10 Traditional Chinese Instruments You Should Consider

Chinese culture has existed since the beginning. Since the 2070s BC, musical instruments have appeared, and countless unique ones have been born.

The Chinese boast hundreds of different traditional musical instruments.

And here is a list of this country’s 10 most popular musical instruments. In addition to these instruments, you can also find some sharing about their role in this populous country’s cultural and spiritual life.

1. Erhu


Erhu is a play similar to the cello. However, its structure consists of only two parts, the neck and the body, with two strings. In particular, the neck will be solid wood, and the body will be a resonance chamber.

With the above different design, the sound of the erhu can even imitate the sound of a bird or a horse, making a melancholy and melancholy sound.

This instrument often appears in opera performances in China. It is also an integral part of the traditional orchestra.

2. Big drums

Big drums

This drum is also known as Tanggu, a popular hall model. Its size is quite large, with two sides covered with animal skin, while the wooden drumstick is much larger and sturdier and is perfectly hand-molded.

This type has a rather low-pitched sound. Depending on how your stick is available, its timbre will change.

3. Guzheng


This type was quite common in ancient times. A traditional guzheng model will have a length of 5’4′. Yet, this model only has 21 – 26 strings with much shorter lengths in modern times.

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Musicians must wear artificial nails and pinch the strings to play notes and heptatonic chords. The guzheng is suitable for solo performance rather than combined with other instruments.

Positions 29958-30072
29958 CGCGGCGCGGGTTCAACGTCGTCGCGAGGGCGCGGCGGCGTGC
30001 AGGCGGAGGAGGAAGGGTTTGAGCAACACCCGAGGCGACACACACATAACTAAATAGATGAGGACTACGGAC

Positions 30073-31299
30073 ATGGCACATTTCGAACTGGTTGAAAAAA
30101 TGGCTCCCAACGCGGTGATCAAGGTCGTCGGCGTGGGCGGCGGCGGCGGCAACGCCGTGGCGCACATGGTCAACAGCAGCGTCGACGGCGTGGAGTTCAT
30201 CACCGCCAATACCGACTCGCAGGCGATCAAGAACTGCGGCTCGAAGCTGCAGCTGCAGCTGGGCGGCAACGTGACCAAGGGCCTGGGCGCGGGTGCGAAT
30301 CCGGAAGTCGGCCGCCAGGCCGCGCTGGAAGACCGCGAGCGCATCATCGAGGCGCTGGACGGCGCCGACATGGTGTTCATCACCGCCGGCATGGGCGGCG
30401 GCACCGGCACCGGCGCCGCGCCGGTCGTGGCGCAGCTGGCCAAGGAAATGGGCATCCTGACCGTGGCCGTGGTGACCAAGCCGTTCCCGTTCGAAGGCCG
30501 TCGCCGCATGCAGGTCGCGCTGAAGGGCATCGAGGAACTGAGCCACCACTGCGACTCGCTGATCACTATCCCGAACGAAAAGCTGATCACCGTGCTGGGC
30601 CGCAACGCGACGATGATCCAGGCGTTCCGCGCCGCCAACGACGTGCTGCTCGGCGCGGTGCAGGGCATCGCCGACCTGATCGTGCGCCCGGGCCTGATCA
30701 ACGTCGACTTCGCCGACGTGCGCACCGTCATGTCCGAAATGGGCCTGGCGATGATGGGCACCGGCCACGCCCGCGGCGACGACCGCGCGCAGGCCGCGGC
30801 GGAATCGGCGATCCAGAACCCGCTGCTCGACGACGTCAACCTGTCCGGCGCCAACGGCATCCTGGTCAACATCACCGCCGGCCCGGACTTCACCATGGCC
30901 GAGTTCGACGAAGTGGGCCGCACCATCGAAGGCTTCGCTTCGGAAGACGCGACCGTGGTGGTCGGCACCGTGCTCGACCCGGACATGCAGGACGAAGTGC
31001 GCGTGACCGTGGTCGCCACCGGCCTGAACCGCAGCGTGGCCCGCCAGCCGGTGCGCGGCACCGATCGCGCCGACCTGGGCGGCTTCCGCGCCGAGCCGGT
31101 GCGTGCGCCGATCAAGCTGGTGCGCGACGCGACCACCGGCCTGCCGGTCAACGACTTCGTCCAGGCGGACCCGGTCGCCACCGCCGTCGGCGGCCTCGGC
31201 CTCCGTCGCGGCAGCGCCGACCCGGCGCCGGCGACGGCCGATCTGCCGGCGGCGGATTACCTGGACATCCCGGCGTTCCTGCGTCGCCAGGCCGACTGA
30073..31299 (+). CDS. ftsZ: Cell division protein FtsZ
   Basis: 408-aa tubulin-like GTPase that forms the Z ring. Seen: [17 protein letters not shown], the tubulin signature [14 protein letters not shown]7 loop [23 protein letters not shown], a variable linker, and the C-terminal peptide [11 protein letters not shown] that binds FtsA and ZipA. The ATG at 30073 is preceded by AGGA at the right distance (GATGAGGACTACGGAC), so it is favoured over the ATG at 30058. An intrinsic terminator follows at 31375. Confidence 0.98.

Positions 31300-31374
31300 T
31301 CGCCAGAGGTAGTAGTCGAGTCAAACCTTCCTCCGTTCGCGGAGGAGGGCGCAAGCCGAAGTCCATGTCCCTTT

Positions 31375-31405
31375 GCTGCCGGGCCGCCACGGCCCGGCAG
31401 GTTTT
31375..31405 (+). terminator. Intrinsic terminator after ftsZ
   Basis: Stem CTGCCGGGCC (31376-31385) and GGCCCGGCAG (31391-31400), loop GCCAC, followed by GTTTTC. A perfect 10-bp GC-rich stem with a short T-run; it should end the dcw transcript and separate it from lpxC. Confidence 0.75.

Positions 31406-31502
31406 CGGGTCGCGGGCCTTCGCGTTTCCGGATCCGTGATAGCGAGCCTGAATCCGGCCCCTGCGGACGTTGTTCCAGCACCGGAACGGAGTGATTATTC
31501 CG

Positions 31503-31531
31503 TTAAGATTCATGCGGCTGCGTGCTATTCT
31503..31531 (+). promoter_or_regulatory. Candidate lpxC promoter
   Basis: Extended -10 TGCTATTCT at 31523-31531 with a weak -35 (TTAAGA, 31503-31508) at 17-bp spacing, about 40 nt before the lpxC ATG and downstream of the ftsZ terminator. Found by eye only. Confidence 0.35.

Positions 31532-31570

4. Dizi


Dizi is a popular Chinese wind instrument. It usually has six eyelets and a paper clip to create a distinctive buzzing sound.

Dizi often appears in Chinese folk operas. It is also very familiar to students due to its ease of fabrication and portability.

5. Hulusi


Hulusi is a typical musical instrument of ethnic minorities in South China. This musical instrument combines three bamboo tubes and a gourd box mouthpiece.

This instrument has an elegant appearance and a unique sound. Domestic and foreign tourists immensely love Hulusi. It is also in the subjects for elementary and middle school students because of its ease of use.

6. Suona


Suona is also known as laba. Its structure includes a wooden body, a tubular copper rod, and a bell-shaped metal mouth.

It is an essential musical instrument in Northern China. Previously, it was available in battles as a warning signal. Thanks to reverberation, it is widely used in weddings and funerals. It is also the signature product of the Yangko folk dances in North China.

7. Guqin


Guqin is quite a unique instrument. It is a wooden stringed instrument with a bottom resonator, and seven silk strings stretched across the body.